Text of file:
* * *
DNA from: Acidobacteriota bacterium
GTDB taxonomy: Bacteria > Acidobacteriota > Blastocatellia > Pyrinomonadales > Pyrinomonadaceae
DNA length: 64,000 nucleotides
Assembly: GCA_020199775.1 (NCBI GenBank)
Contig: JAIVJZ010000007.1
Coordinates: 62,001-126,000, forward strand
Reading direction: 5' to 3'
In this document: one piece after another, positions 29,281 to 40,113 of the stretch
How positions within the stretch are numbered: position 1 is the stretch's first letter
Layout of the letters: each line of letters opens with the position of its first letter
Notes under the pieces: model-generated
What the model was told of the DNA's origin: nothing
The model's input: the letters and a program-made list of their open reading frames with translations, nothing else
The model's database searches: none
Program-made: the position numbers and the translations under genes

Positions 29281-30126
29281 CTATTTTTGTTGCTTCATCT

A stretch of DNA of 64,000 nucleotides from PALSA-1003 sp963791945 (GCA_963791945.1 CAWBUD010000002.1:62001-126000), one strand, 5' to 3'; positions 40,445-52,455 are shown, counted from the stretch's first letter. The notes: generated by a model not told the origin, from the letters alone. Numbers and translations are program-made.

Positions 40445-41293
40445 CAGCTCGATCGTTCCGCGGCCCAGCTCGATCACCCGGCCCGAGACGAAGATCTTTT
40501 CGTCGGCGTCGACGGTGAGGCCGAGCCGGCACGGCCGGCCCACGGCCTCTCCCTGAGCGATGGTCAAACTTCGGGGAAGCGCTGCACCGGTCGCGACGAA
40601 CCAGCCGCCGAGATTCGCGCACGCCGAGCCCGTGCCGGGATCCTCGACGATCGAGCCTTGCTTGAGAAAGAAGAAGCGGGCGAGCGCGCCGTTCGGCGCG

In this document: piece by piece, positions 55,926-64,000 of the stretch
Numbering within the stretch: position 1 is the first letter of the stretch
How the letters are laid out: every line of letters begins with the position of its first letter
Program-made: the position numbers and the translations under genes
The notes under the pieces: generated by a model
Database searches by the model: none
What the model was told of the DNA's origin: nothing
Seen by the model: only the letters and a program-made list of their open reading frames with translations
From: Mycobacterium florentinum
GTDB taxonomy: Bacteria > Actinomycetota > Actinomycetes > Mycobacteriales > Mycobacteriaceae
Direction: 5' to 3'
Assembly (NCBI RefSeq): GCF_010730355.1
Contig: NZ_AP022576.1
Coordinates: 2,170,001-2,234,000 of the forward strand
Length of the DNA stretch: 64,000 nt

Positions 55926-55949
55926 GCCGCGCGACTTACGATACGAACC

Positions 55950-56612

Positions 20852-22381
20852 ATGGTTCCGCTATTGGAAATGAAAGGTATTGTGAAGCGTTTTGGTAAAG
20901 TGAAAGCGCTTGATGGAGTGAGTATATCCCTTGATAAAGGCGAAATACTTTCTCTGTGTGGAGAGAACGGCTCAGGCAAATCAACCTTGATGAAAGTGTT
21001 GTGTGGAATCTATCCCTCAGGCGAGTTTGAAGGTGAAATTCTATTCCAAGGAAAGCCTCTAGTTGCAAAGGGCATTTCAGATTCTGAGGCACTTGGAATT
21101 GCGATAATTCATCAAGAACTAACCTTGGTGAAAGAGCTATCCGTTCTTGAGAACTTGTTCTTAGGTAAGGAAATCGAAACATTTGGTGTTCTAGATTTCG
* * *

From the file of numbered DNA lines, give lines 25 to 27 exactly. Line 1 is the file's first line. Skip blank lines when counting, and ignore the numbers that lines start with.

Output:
How the letters are laid out: every line of letters begins with the position of its first letter
Program-made: the position numbers and the translations under genes
The notes under the pieces: generated by a model